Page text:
# How long it takes for the ice block to hit the ground

## Homework Statement

5kg of ice falls away from the edge of the roof of a block of flats, at a height of 26m above the ground.

## Homework Equations

ignoring the air drag, find out:
a) how long it takes for the ice block to hit the ground.
b) what is the speed at which the ice block hits the ground.
c)how much energy it transfers to the surroundings when it comes to a stop.

## The Attempt at a Solution

a)
y=1/2*g*t2
t=$$\sqrt{}y/0.5*g$$
t=$$\sqrt{}26/0.5*9.8$$
t=2.3s and that's the time it takes for the ice block to hit the ground.
b)
V=g*t
V=9.8*2.3
V=22.54 m/s
c)
E=1/2*m*V2
E=1/2*5*22.542
E=1270.129 joules

#### Attachments

• Free fall.JPEG
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## Answers and Replies

Looks good but I would start with energy as it is more accurate because you don't lose any figures.

U=h*m*g or Gravitational Potential Energy=(Height)(Mass)(Gravity)

1274 joules= 26*5*9.8

Looks good but I would start with energy as it is more accurate because you don't lose any figures.

U=h*m*g or Gravitational Potential Energy=(Height)(Mass)(Gravity)

1274 joules= 26*5*9.8

There is no potential enegry at h=0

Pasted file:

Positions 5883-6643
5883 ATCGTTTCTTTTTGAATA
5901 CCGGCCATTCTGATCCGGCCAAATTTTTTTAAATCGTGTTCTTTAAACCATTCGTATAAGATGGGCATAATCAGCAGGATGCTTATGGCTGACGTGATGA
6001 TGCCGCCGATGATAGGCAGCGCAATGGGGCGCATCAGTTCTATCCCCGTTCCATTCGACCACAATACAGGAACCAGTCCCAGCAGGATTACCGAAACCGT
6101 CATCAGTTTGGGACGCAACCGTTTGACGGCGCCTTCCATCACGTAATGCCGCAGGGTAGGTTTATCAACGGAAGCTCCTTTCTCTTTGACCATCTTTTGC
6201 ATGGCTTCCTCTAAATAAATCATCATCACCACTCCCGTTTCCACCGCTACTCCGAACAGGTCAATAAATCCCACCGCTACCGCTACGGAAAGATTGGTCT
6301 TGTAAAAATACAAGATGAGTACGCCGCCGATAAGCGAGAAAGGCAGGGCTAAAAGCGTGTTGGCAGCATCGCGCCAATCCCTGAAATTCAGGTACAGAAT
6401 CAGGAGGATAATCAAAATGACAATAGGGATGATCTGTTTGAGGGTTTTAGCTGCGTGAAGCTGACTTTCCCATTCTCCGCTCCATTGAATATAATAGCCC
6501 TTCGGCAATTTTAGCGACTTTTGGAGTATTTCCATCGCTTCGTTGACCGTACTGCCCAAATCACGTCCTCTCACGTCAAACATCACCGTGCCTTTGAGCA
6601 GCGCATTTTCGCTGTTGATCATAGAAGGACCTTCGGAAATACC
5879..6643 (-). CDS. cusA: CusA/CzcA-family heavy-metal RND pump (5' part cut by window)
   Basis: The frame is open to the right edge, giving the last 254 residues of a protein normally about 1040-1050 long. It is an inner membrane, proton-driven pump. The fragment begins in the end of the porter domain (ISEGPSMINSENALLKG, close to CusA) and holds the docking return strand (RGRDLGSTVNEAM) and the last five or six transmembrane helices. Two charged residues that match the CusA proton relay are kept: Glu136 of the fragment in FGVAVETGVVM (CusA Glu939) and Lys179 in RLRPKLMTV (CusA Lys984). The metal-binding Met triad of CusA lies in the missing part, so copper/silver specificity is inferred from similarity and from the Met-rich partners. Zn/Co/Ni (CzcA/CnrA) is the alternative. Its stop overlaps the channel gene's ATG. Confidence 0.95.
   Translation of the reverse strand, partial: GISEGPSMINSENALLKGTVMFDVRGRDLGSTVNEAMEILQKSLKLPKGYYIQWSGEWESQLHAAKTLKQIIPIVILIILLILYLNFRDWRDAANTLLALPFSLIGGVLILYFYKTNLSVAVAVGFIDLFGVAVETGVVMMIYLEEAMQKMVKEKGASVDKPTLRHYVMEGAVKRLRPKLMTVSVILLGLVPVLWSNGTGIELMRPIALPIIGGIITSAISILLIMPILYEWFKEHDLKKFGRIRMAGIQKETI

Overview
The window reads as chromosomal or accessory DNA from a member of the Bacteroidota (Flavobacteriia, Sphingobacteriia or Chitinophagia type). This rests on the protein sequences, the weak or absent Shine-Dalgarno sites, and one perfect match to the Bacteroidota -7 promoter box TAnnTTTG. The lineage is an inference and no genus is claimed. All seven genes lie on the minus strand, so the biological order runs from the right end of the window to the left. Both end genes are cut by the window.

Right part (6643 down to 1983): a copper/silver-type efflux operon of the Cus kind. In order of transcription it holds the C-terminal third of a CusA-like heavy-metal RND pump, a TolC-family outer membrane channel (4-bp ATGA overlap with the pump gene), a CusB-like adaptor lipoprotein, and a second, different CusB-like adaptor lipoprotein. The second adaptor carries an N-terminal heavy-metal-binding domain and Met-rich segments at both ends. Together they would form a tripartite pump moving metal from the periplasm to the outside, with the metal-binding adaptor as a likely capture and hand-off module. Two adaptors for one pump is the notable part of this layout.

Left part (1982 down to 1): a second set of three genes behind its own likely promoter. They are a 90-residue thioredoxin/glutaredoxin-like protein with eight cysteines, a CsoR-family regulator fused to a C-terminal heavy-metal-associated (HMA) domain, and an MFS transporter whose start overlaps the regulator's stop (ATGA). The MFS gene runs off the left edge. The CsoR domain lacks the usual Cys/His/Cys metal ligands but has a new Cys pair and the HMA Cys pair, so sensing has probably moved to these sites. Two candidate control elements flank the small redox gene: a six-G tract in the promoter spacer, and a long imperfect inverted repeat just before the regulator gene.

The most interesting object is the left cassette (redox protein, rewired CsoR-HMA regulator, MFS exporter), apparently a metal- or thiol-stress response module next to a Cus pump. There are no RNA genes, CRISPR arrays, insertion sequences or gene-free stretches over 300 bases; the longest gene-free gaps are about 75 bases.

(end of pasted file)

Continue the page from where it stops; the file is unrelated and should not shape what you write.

It's the kinetic energy.

What Aureum means is that you used figures you got as answers to find the kinetic energy at the bottom.

The kinetic energy at the bottom is equal to the Gravitational Potential Energy at the top, as he showed: 26.5*5*9.8

Yes but we hae been asked to find the energy at ground.

Doc Al
Mentor
Yes but we hae been asked to find the energy at ground.
But mechanical energy is conserved.

Yes and that's Ke+Pe
Pe=0
so only Ke is left. right Doc Al ?

Doc Al
Mentor
Yes and that's Ke+Pe
Pe=0
so only Ke is left. right Doc Al ?
Of course only KE is left. But that KE equals the original PE. That's the best way to calculate it with the least amount of round-off error.

What is the correct writting?
Mechanical energy at ground = Ke+Pe (Pe at ground =0)
so Mechanical energy at ground =Ke = 1/2*5*22.54^2 = 1270.129 ?

Doc Al
Mentor
What is the correct writting?
Mechanical energy at ground = Ke+Pe (Pe at ground =0)
so Mechanical energy at ground =Ke = 1/2*5*22.54^2 = 1270.129 ?
Do you agree that KE(at ground) = PE(at roof)?
If you agree, calculate the PE(at roof) = mgh and compare.

What you did is not "wrong", but unnecessary and introduces round-off errors since you are using a rounded-off value for the velocity. (That was Aureum's point.) What if they asked question c first?

(Of course, quoting an answer to 7 significant figures is a bit silly, since your data is only good to 2 significant figures. Nonetheless....)

I agree with KE(at ground) = PE(at roof) but what is the name of the law that we should mention for that?
we can say: by applying the conservation of mechanical energy we have KE(at ground) = PE(at roof)
difference of mechanical energy between ground and roof = 0 ?

Doc Al
Mentor
Yes, it's just conservation of mechanical energy.

Note that we've been assuming that you've covered that topic in your course. If not, then the way you solved it was perfectly fine.